Wouldn’t it be great if you could pack the same charger for both your iPhone and laptop? As gadget manufacturers have gradually adopted the new USB-C standard, Apple’s proprietary Lightning charger feels increasingly inconvenient. Nearly every major Android phone uses a USB-C port for charging, which is the same type of connector used to charge many modern laptops and non-iPad tablets as well. The Wall Street Journalsaid in February that Apple is planning to replace the iPhone’s Lightning port with a USB-C slot. But KGI Securities’ Kuo has a slightly different take: He predicts that new iPhones will retain the same Lightning port, but this year’s models will have USB-C Power Delivery baked in to speed up the charging time.
Apple finally made its smartphones water resistant when it introduced the iPhone 7 and 7 Plus last year, but it’s done little else to make the iPhone less prone to damage. Companies like Motorola are leading the charge in this area by adding shatter-resistant displays to phones such as the Moto Z2 Force and Droid Turbo 2. Essential’s phone also has a titanium frame that’s said to be more sturdy and durable than the aluminum used on most smartphones. Little has been said at this point about next-gen iPhone shatter-resistance, but if the so-called iPhone 8 or iPhone X is capable of wireless charging (as rumored), it stands to reason the new phone may include technology like full waterproofing as well.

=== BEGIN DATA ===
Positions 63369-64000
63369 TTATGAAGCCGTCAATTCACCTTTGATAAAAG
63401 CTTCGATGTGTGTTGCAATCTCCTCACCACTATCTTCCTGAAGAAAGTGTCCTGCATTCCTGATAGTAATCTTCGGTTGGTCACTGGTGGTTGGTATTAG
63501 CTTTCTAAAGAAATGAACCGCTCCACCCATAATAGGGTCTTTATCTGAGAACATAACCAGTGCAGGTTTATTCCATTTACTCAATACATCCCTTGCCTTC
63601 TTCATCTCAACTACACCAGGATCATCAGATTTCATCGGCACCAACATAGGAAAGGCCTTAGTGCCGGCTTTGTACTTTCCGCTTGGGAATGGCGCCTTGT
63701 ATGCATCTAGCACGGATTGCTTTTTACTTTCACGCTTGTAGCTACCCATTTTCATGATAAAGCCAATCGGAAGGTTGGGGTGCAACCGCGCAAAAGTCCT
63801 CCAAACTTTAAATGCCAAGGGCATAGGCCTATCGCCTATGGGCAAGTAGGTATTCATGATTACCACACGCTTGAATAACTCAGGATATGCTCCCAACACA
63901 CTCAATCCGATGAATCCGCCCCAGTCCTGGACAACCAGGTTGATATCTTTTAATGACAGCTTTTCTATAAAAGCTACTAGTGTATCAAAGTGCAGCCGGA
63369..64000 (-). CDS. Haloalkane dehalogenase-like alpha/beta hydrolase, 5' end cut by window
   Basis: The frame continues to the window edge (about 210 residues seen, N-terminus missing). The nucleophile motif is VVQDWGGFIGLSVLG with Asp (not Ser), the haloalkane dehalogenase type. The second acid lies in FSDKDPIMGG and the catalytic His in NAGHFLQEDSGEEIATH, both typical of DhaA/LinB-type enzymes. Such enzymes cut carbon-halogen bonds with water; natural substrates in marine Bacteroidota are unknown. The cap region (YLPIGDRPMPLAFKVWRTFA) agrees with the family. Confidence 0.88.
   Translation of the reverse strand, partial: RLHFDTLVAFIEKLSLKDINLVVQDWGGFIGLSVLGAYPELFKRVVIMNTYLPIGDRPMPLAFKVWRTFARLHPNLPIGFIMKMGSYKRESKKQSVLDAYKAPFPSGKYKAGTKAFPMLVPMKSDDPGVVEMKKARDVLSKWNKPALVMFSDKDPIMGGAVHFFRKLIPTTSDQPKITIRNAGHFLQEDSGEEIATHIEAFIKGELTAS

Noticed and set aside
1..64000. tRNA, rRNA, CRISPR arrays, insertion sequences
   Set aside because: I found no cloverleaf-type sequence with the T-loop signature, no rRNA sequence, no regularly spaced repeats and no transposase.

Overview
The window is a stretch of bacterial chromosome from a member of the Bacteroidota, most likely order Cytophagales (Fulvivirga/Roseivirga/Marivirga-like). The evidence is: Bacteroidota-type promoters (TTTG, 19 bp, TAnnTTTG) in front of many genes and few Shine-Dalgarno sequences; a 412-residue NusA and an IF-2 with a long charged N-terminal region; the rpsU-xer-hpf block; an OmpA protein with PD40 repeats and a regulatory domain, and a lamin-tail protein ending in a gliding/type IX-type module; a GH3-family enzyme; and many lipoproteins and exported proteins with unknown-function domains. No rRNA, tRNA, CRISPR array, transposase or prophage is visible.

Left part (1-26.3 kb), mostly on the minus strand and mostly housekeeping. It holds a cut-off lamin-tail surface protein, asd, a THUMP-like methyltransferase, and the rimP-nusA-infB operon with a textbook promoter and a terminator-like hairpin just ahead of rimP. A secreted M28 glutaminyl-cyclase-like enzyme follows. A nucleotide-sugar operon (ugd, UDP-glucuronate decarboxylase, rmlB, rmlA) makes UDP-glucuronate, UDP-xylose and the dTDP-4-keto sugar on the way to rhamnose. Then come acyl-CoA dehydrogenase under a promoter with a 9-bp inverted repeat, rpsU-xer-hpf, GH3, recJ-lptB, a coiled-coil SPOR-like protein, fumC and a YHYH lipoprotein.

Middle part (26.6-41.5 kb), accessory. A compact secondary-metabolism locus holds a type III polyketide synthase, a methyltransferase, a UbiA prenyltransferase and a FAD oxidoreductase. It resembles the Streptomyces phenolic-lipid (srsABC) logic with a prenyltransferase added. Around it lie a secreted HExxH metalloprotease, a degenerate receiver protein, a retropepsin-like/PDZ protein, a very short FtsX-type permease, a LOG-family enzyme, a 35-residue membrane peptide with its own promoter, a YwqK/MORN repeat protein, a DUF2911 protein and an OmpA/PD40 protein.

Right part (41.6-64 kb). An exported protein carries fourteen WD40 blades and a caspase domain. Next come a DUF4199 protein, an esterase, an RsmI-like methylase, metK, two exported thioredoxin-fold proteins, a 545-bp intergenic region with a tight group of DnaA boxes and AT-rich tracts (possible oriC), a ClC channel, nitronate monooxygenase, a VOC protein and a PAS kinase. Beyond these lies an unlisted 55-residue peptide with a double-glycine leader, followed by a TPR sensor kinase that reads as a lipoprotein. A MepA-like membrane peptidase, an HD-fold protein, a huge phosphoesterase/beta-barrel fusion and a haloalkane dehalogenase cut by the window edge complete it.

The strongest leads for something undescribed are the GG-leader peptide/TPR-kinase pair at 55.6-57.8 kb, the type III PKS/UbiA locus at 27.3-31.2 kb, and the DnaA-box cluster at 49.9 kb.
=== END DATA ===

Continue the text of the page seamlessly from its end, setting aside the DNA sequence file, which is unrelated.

A spiritual successor to the Mac versus PC debate that still rages today, the question of whether Android or iOS is the better operating system is a tricky one. While Android users criticise Apple for its pricey hardware and locked-off operating system, iOS users have similarly taunted Google fans over Android's occasionally-clunky UI design and security woes.
For businesses, picking the right operating system for employee devices can be a crucial choice, and one which can have a profound impact on your workforce's happiness and productivity. So which one should you pick?
Android vs iOS: Hardware choice
One of the most obvious benefits to opting for Android over iOS is that Android offers infinitely more choice in terms of what hardware you can deploy. The Android ecosystem is huge, with devices to suit every taste and budget. For those that want a best-in-class premium flagship, the Samsung Galaxy S8 is the best device on the market, while mid-range offering from the likes of Honor and OnePlus promise strong performance without breaking the bank.